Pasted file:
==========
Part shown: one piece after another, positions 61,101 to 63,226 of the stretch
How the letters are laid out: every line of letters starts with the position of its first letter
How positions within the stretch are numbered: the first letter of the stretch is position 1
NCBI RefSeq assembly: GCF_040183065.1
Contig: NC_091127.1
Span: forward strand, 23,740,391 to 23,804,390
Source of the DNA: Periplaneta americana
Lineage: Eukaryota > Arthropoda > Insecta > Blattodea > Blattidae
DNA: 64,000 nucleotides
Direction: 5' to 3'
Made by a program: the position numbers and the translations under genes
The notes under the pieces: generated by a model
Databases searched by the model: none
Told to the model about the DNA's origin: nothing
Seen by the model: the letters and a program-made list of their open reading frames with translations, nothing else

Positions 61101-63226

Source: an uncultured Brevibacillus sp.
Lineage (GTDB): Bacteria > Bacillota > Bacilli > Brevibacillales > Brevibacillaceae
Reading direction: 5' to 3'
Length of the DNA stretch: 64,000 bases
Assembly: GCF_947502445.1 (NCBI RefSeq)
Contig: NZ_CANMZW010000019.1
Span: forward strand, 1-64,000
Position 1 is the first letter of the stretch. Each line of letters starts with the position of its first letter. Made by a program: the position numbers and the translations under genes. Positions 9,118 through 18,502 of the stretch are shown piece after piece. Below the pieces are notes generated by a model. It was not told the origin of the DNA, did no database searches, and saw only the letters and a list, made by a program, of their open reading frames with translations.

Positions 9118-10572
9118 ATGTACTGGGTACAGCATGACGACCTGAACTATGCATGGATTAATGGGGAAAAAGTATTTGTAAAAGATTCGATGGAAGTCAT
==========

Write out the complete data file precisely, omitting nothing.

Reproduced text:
Part shown: one piece after another, positions 61,101 to 63,226 of the stretch
How the letters are laid out: every line of letters starts with the position of its first letter
How positions within the stretch are numbered: the first letter of the stretch is position 1
NCBI RefSeq assembly: GCF_040183065.1
Contig: NC_091127.1
Span: forward strand, 23,740,391 to 23,804,390
Source of the DNA: Periplaneta americana
Lineage: Eukaryota > Arthropoda > Insecta > Blattodea > Blattidae
DNA: 64,000 nucleotides
Direction: 5' to 3'
Made by a program: the position numbers and the translations under genes
The notes under the pieces: generated by a model
Databases searched by the model: none
Told to the model about the DNA's origin: nothing
Seen by the model: the letters and a program-made list of their open reading frames with translations, nothing else

Positions 61101-63226

Source: an uncultured Brevibacillus sp.
Lineage (GTDB): Bacteria > Bacillota > Bacilli > Brevibacillales > Brevibacillaceae
Reading direction: 5' to 3'
Length of the DNA stretch: 64,000 bases
Assembly: GCF_947502445.1 (NCBI RefSeq)
Contig: NZ_CANMZW010000019.1
Span: forward strand, 1-64,000
Position 1 is the first letter of the stretch. Each line of letters starts with the position of its first letter. Made by a program: the position numbers and the translations under genes. Positions 9,118 through 18,502 of the stretch are shown piece after piece. Below the pieces are notes generated by a model. It was not told the origin of the DNA, did no database searches, and saw only the letters and a list, made by a program, of their open reading frames with translations.

Positions 9118-10572
9118 ATGTACTGGGTACAGCATGACGACCTGAACTATGCATGGATTAATGGGGAAAAAGTATTTGTAAAAGATTCGATGGAAGTCAT